We need to stop being silent about violence towards healthcare workers


In light of a nurse being killed from injuries she sustained from a patient attacking her, I think it's time we talk about violence in healthcare. All healthcare workers take the same oath to provide their patients with the best care that they are capable of giving. Last June, I was strangled by a patient because she said the voices in her head told her to do it. A coworker saved me because healthcare workers are not allowed to even hit a patient in self defense. (but police officers are allowed to shoot if they feel scared but that is for another discussion) A part of me died that night and I still have nightmares about that night.

We need to stop being silent about violence towards healthcare workers

Nurse killed from injuries due to a patient attack.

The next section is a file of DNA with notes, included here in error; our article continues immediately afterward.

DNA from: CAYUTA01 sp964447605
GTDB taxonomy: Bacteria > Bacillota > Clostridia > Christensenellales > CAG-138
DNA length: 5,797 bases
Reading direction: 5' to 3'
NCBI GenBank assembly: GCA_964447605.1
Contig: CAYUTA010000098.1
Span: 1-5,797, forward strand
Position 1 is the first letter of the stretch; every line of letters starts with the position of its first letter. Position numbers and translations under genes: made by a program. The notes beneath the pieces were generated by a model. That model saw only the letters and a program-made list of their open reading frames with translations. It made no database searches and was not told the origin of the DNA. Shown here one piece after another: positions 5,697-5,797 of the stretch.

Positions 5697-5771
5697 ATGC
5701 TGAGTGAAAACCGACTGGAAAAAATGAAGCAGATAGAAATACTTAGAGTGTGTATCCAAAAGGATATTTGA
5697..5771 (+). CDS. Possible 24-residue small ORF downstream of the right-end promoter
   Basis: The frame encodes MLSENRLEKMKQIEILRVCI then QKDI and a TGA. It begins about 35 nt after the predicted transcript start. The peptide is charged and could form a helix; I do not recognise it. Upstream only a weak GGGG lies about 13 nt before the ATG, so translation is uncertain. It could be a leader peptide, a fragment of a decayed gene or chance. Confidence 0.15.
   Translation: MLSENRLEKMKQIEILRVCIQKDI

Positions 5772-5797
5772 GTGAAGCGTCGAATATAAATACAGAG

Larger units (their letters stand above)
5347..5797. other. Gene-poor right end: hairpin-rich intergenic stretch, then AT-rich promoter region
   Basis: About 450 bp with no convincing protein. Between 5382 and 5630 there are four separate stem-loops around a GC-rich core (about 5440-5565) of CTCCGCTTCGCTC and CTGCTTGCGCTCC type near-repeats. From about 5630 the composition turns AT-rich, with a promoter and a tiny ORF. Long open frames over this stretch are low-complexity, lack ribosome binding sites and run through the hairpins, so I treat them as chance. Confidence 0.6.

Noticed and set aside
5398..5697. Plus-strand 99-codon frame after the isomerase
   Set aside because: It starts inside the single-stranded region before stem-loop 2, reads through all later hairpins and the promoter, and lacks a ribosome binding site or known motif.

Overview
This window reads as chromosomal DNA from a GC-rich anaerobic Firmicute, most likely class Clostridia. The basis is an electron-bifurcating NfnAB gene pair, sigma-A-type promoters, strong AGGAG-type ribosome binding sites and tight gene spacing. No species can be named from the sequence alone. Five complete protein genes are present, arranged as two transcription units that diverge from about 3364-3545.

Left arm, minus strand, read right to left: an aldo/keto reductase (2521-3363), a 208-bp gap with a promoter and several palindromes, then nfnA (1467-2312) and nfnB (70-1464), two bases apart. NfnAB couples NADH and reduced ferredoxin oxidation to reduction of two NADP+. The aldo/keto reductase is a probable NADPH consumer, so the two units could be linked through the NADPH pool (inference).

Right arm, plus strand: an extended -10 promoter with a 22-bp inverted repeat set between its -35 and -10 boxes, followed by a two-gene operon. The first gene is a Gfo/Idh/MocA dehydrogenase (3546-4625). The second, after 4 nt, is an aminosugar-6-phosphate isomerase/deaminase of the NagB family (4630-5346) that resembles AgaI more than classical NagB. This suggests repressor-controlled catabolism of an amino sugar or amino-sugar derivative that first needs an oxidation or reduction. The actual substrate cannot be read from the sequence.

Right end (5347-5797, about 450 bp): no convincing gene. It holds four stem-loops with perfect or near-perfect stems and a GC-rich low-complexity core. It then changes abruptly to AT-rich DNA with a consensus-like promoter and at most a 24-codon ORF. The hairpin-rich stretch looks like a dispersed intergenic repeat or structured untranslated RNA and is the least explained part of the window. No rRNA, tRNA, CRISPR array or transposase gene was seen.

I would have gone to the emergency room but the supervisor for that unit (not my direct supervisor luckily) made condescending comments that made me weird and embarrassed for my insistence to even file a police report. A few days later, my manager contacted me and was very upset I didn't go to the ER. She made me take a week off. Last I heard, the patient will be in a inpatient psych facility for (likely) the rest of her life. What she did to me is public record, she lost her job, and custody of her child. That's only the beginning. I have been hit, kicked, groped, and spit on. I even had a patient who brought a stun gun to the hospital. I know a doctor who was repeatedly stabbed with a scalpel. My hospital had an almost shooting but luckily police intercepted the man.